Whereas drug discovery provides an important example for digital design in the realm of small scales (indeed down to molecular structures), an important example for digital design involving large scales is architecture (Frazer 1995). Despite this difference in physical scaling, however, crucial questions in relation to data science and AI are strikingly similar. In particular, they once more concern the role and dynamics of personalization, automation, and materialization. For instance, there are again questions about automatized quality assurance (is this new material or new construction method really reliable?) and about personal autonomy (to what extent am I allowed to manually override the settings of my smart house?). Once more, there are efforts to reduce execution times, to use less material resources, to facilitate fabrication processes, to integrate different stakeholders on an equal footing and so on; and, once more, this raises questions about creativity and the like.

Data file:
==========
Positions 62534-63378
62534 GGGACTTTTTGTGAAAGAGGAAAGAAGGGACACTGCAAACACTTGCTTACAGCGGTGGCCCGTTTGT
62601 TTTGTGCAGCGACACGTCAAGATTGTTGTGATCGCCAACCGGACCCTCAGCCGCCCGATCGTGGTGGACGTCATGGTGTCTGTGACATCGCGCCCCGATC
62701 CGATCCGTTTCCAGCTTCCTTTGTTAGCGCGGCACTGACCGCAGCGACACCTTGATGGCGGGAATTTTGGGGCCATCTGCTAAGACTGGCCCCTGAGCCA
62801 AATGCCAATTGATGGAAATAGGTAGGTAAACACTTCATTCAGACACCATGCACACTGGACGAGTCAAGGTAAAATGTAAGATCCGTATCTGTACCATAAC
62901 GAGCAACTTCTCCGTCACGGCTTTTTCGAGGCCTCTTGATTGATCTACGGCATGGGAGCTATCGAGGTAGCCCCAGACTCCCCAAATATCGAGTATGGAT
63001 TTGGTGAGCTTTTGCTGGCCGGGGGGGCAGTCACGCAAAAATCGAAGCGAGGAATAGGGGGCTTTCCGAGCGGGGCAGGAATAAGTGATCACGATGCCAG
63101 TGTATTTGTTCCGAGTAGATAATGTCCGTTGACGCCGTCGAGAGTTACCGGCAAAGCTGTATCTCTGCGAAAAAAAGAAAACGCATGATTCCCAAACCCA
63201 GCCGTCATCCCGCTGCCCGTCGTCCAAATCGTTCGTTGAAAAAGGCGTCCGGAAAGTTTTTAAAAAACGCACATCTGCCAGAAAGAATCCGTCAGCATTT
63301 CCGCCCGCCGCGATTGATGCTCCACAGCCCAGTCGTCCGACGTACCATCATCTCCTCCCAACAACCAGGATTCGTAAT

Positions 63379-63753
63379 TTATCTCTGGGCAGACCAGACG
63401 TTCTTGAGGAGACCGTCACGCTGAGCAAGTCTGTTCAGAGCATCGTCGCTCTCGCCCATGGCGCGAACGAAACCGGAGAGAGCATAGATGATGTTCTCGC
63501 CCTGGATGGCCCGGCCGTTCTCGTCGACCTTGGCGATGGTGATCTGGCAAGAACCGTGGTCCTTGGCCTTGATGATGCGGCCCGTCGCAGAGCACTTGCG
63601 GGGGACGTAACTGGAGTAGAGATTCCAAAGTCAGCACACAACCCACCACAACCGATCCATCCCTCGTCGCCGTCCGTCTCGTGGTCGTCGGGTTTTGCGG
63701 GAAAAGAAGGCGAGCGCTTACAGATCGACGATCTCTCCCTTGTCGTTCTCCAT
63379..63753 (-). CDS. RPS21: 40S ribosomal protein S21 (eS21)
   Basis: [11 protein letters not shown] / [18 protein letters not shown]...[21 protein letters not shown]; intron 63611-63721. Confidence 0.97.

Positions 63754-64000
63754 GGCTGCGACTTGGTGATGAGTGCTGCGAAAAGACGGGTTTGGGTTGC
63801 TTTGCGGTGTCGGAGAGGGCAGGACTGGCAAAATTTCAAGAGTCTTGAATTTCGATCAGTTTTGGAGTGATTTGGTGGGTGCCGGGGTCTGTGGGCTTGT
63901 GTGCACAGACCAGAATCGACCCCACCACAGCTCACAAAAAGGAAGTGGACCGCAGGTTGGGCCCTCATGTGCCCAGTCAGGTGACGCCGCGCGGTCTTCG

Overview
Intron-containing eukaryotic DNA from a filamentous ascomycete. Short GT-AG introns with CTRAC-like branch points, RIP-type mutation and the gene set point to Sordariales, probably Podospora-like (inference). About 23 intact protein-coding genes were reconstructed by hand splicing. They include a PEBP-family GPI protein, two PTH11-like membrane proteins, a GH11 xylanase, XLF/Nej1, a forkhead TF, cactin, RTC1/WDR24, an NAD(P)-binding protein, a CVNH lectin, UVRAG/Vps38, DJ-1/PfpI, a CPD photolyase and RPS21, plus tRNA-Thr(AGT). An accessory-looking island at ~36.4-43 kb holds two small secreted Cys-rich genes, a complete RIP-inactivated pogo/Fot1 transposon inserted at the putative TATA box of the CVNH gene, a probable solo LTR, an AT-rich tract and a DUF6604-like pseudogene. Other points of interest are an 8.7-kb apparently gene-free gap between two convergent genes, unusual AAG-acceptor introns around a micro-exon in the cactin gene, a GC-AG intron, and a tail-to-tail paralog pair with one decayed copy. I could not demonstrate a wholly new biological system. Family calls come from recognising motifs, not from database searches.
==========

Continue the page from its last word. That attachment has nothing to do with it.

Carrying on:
Of course, the situations in architecture and drug discovery are not fully analogous. However, it might be revealing to compare some of their underlying aims and values in the context of digital design. Design processes, it seems, are always about efficacy; that is, they aim at optimizing something. In the present case this might be drug efficacy on the one hand and maybe energy efficiency on the other. But how exactly can these types of efficacy be evaluated and set off against drawbacks such as side effects (drug discovery) and functional unsuitability (architecture)? And what exactly is the role of “the digital” in this context? Again, is it only about improvements in number crunching or is there something new and creative to it? What about even such a sweeping value as beauty? One might argue that beauty is important in architecture but not in drug discovery. But what if beauty can, at least to some extent, be broken down (and maybe “number crunched”) to structural features such as symmetries: is the preselection of molecules in drug design not based on structural features?